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This entry was posted on 15th May 2015 by Gary.
It’s so easy to take our hearing for granted. We listen to music, chat to our friends and tune into the latest football results, all without a second thought. What we don’t always appreciate is that as we go about our daily activities, we could be jeopardizing the very hearing that enables these pleasures.
What causes hearing loss?
Hearing loss is a problem that many of us will have to face at some point during our lifetime. It’s often brought about by the damage to the small hair cells found within your inner ear, known as the cochlea. Ordinarily, these hairs transmit electrical impulses to the brain enabling us to register sound. When the hairs are damaged, this process can no longer happen.
Certain medications can have an impact upon your hearing and so can a variety of illnesses, injury and old age. Often there’s nothing that can be done to alter the decline. It’s just a matter of making the most of what you’ve got left. There is however, one major cause of hearing loss that is preventable - excessive, prolonged exposure to loud noise. This can have a devastating effect on your hearing, as you get older. More importantly, once damaged it can’t be reversed.
What are the warning signs?
Ringing in your ears - after a night out is an indication that your hearing has been subjected to dangerously high levels of sound. You have to learn to read the signals your body gives out.
Frequent or prolonged exposure to loud noise – can have devastating consequences and lead to hearing loss in later life. Excessive exposure to noise in excess of 85dB is viewed as hugely damaging to your hearing.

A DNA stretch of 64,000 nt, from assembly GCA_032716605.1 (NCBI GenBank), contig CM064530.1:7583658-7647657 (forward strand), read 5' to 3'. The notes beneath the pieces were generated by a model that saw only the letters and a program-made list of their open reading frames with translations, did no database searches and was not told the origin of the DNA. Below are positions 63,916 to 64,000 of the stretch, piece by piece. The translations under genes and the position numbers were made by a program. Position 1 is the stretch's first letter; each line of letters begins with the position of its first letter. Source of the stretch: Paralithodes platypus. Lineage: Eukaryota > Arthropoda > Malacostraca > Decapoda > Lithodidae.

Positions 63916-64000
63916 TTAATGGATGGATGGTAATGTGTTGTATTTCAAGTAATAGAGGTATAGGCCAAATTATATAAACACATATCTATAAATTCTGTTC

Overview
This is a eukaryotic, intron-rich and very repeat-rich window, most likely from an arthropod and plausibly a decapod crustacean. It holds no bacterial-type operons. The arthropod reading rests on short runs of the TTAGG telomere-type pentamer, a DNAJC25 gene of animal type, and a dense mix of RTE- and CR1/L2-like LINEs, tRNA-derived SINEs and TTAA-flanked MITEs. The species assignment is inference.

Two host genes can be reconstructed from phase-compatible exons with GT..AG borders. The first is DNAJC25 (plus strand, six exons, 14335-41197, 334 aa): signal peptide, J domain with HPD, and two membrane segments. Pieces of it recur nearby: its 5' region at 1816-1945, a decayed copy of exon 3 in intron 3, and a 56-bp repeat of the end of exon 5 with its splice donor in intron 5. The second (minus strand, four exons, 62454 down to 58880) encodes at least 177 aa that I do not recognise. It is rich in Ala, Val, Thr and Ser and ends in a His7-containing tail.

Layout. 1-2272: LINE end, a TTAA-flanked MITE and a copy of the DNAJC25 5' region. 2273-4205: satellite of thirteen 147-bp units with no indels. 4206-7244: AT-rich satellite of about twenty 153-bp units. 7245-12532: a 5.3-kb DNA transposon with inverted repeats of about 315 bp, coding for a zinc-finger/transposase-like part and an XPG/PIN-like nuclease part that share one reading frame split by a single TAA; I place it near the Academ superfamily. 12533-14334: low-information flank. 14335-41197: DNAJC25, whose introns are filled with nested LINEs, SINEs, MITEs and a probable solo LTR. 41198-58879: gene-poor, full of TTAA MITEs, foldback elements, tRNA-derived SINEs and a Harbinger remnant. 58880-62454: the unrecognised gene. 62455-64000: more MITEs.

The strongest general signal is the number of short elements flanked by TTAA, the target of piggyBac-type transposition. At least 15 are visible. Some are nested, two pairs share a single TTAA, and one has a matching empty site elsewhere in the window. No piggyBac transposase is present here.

Short, sharp, loud noise – can be enough to damage the hair cells and trigger hearing loss. A loud explosion, fireworks or a gun shot at close range can all have an effect.
How to prevent noise induced hearing loss
Listen to music but keep the volume at a safe level. Earphones are often attributed to hearing loss in young people. Try using headphones instead. They offer a better sound at a lower volume and are less invasive for your ear. You should still be able to hear what is going on around you when listening to music. If it’s uncomfortable, turn the volume down. Your body is trying to tell you something!
If you work in a noisy environment, make sure you wear ear protection. Earplugs and noise canceling earmuffs are essential pieces of kit in such a situation. Construction sites, factories and places where heavy machinery is being operated are all high-risk areas. Remember, it’s not just your work environment that can be dangerous to your hearing. Operating the lawn mower, or drilling into your walls at home can also cause damage. Use ear protection.
Protect against excessive noise from live music - concerts and nightclubs are classic places where this can occur. Keep away from the speakers and give your ears a rest when you can. Wear earplugs in particularly loud situations, as this will help reduce the noise and protect your hearing. If you have to shout to your friend in order to have a conversation, then the noise levels are damagingly high.
Seek specialist help – if you suspect your hearing has been damaged. A licensed audiologist can conduct a series of tests to put your mind at rest and can help you deal with the consequences of hearing loss.
This entry was posted in Hearing Information on 15th May 2015 by Gary.
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